Mercedes chairman Ola Kallenius pledges to remain in F1

Mercedes AMG F1 logo. 24.02.2022. Formula One Testing, Day Two, Barcelona
© XPB 

The chairman of Mercedes says that the internal car company remains committed to competing in Formula 1 for the foreseeable future, despite the factory team's current struggles to regain its form in 2022.

"F1 is very relevant and we will remain," Ola Kallenius told a business event this week, singling out the sport's aspirations for a carbon-neutral future as a major part the appeal of F1.

The increased popularity of the sport through high profile new venues like Miami and initiatives such as the Netflix behind-the-scenes documentary series Drive to Survive are also a factor in Mercedes' involvement.

"[It] has changed the game, so we are happy to be part of this show and to be one of the strengths of Formula 1, leveraging it for both our technology development and marketing.

“There is significant growth, particularly among the younger generation,” he added. "As far as we are concerned, F1 has a bright future ahead of it.”

Popularity aside, for an automotive manufacturer like Mercedes it's the relevance of the technology to its day-to-day business that is crucial to keeping it committed to the sport.

New engine regulations planned for 2026 will make power units more efficient, increasing the amount of electrical power produced and cutting carbon dioxide emissions in the process.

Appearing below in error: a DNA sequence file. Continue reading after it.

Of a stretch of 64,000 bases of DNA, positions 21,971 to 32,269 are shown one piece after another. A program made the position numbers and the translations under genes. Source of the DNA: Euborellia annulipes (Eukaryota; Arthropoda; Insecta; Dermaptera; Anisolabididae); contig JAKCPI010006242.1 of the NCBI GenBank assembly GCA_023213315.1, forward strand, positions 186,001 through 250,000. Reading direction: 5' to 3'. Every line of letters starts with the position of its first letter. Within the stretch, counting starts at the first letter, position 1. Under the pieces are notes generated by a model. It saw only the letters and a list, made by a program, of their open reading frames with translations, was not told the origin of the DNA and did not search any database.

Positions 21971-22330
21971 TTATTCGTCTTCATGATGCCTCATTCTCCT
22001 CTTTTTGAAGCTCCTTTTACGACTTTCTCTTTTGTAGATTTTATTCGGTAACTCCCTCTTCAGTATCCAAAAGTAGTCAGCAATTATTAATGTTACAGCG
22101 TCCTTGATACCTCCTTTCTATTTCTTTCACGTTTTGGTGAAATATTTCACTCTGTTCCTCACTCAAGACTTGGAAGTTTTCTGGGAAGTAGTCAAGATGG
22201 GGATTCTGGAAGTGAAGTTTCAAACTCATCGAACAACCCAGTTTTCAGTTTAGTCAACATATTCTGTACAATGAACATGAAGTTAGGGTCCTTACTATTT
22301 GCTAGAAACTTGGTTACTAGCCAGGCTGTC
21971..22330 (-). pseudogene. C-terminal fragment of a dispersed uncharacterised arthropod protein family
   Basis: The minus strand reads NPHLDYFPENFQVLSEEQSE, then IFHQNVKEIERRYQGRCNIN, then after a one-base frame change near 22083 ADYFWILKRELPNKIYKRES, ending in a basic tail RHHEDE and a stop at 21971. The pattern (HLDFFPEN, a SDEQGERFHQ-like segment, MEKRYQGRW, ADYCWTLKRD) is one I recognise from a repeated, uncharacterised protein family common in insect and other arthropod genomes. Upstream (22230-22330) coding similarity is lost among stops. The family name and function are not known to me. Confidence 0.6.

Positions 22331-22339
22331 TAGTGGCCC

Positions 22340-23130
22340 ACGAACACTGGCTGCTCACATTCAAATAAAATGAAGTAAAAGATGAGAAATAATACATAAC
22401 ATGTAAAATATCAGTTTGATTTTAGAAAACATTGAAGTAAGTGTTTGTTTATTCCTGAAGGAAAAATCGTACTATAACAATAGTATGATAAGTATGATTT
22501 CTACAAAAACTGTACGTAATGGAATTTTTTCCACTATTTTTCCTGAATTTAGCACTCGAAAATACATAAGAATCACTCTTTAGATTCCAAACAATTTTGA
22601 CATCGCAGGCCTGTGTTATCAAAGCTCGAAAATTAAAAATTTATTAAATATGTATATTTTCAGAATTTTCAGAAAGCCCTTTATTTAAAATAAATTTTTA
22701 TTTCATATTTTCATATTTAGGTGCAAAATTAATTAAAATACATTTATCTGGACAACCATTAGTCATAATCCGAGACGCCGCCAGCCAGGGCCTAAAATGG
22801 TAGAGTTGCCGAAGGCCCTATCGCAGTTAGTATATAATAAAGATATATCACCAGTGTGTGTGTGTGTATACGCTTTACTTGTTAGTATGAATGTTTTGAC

“We have decided to go down this path of decarbonisation. It is the only decision we can make, and the same goes for Formula 1,” Kallenius told the Financial Times Future of the Car summit.


"A sport like Formula 1 has to put on a show, so the decarbonisation route has to be taken," he pointed out.

“The next engine regulations will give much more importance to the electric part, and there is a clear commitment to make Formula 1 CO2 neutral," he said in comments reported by the French edition of

“For the next regulation, the proportion of electricity used on a lap will increase," he continued. “{but] we are not yet at the stage where we can run a race like we saw in Abu Dhabi with only battery power.

“Battery technology is not yet perfected, but going CO2 -free and putting more emphasis on electrification ensures F1 remains very relevant.

"There will still be a combustion engine, but it will be used as a laboratory to develop CO2-free fuels - which the aviation industry will probably need - and maybe also to reduce the footprint of the existing car fleet."

However analysts remained puzzled by Mercedes' decision to completely withdraw from the all-electric Formula E championship at the end of the current season, despite their works team winning last year's driver and team titles.

F1 rival McLaren has just announced the acquisition of the squad for the 2022/2023 season.

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